One of the more peculiar elements in ancient Norse sagas were tales involving a specialized group of Viking warriors known as the berserkers or berserks.
Unlike the regular Viking fighters, these attackers wore no armour, but plunged into battle dressed in the skins of wolves or bears, taking advantage of the natural human fear of wild beasts. The berserks fought so fiercely, it was believed they were actually able to shape-shift and turn into wild predators.
In preparation for battle, the berserkers entered a state of near-madness which endowed them with superhuman strength. The condition began with shivering and chills, followed by their faces swelling and changing colour. They were then seized by fits of anger which grew until they erupted into a lengthy period of uncontrollable rage.
The berserkers would scream and howl like wild animals and gnaw mindlessly on the edge of their shields. As the battle began, they advanced wildly, seeming to lose all human reason and cut down everything in their path, friend or foe. They were so strong, no one or nothing could withstand their assault.
In this state of frenzy, they were oblivious to pain. Even though, in rare cases, they were mortally wounded, they continued fighting, thus further terrifying an opponent.
Even their appearance instilled terror. They were described as horribly ugly, resembling giants or trolls. Berserks were closely identified with the god Odin and it was believed they had the power to blunt opposing weapons with a glance. Also, it often appeared that the animal skins they wore deflected any blows that threatened to hit their targets.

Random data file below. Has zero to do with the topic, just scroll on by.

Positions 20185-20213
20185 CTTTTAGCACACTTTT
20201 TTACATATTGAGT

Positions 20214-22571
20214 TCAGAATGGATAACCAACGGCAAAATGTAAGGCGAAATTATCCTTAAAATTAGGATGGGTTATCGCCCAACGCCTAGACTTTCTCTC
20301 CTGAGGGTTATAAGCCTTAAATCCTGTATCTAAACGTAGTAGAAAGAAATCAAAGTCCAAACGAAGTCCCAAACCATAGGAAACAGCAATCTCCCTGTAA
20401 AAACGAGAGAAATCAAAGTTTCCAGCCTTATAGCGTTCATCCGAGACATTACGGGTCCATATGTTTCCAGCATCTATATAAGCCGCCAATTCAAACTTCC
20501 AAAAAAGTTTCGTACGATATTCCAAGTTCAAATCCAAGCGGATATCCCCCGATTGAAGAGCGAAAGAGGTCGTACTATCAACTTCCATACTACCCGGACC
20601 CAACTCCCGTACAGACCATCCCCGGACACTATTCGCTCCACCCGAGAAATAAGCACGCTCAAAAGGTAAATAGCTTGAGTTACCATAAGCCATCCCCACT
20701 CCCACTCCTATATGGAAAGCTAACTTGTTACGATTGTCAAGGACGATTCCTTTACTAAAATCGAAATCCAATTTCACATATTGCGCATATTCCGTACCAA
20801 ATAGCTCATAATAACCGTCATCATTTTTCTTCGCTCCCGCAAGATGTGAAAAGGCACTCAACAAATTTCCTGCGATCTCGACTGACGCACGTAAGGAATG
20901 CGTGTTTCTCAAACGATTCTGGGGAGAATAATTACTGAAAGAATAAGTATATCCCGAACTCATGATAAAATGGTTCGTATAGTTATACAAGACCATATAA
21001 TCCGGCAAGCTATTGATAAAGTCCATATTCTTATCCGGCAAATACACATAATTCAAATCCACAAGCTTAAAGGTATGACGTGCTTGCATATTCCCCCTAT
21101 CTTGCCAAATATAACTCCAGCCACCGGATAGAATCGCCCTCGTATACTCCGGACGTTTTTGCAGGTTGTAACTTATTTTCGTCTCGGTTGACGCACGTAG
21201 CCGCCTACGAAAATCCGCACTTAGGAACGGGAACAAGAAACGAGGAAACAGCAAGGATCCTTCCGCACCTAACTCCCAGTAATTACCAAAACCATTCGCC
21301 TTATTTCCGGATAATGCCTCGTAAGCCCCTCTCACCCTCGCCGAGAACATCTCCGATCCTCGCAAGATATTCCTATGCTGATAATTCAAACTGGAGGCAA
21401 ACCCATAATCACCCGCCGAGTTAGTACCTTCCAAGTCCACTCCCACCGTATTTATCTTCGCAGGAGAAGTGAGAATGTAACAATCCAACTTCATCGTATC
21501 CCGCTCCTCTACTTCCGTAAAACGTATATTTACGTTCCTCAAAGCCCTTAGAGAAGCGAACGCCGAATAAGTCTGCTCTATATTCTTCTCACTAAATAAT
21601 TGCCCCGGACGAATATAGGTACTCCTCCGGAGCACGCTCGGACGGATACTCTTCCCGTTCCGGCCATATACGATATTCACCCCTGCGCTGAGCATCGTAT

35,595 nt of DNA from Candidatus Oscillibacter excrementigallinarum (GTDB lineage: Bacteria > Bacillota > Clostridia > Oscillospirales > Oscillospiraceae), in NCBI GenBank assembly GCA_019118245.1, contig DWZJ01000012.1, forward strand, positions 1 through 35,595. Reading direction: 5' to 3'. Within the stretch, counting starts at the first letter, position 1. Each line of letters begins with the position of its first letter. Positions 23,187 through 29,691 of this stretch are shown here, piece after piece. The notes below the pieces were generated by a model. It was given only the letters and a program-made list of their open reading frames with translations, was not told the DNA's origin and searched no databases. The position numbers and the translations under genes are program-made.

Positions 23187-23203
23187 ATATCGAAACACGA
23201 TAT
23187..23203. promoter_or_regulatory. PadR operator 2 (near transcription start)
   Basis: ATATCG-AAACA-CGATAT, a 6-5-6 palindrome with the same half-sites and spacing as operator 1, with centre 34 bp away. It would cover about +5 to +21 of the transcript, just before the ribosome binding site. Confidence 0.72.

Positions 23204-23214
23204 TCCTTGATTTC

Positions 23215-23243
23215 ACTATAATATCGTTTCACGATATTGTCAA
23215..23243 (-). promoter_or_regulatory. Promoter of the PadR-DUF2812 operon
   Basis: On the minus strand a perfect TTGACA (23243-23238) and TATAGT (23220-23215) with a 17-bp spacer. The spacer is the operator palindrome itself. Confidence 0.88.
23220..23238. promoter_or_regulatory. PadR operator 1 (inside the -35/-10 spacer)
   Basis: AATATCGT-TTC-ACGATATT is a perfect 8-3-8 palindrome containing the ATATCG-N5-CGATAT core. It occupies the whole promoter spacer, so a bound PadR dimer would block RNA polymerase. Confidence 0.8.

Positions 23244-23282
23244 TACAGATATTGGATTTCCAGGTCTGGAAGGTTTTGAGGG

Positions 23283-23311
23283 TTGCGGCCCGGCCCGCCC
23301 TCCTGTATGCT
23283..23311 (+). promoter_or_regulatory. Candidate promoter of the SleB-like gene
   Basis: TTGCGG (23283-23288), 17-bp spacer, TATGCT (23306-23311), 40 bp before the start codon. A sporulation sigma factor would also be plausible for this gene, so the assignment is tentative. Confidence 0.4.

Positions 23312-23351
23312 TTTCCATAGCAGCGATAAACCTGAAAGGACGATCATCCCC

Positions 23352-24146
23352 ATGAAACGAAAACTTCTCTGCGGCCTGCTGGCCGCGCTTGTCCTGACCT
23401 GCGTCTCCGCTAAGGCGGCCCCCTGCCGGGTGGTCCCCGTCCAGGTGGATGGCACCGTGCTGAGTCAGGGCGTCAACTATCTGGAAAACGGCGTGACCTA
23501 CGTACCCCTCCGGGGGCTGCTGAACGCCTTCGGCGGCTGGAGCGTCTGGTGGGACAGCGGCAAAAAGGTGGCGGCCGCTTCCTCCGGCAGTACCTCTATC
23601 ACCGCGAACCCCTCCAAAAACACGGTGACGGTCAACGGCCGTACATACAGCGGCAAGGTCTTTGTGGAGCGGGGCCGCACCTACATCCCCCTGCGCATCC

At least two Danish kings, Halfdan (c. 810-860), and Harald (c. 850- 933), are reported to have used them as shock troopers. Unfortunately, the berserkers also caused death and destruction in their own communities.
The Norse sagas relate that they would frequently rampage through peaceful Viking villages, robbing and pillaging, destroying property and livestock, looting and killing the populace and abducting beautiful young women. Of course, as the saga proceeded, the Viking hero would have to speed to the rescue.
There was only one way to overcome the berserkers. Following each episode of frenzy, they were left in state of extreme weakness, which lasted from one to several days. If the hero could catch the berserker during this interlude, he could exact his revenge.
Modern scholars have offered different theories to explain the berserkers’ bouts of frenzy: the consumption of hallucinatory plants, such as the agaric mushroom or bog myrtle, drinking massive quantities of alcohol, self-induced hysteria, epilepsy, mental illness or genetic flaws.
In 1015 AD King Erik outlawed berserkers. How they were actually terminated is left to the reader’s imagination..
Unintentionally, the berserkers left an interesting legacy: their name in a commonly used expression: “going berserk”. If you’ve read this article through to the end,, you’ll probably remember them just as I will, every time you hear or use the those words from now on.
Reference: The Viking Answer Lady
Date accessed: August 10, 2009
Web address: http://www.vikinganswerlady.com/berserke.shtml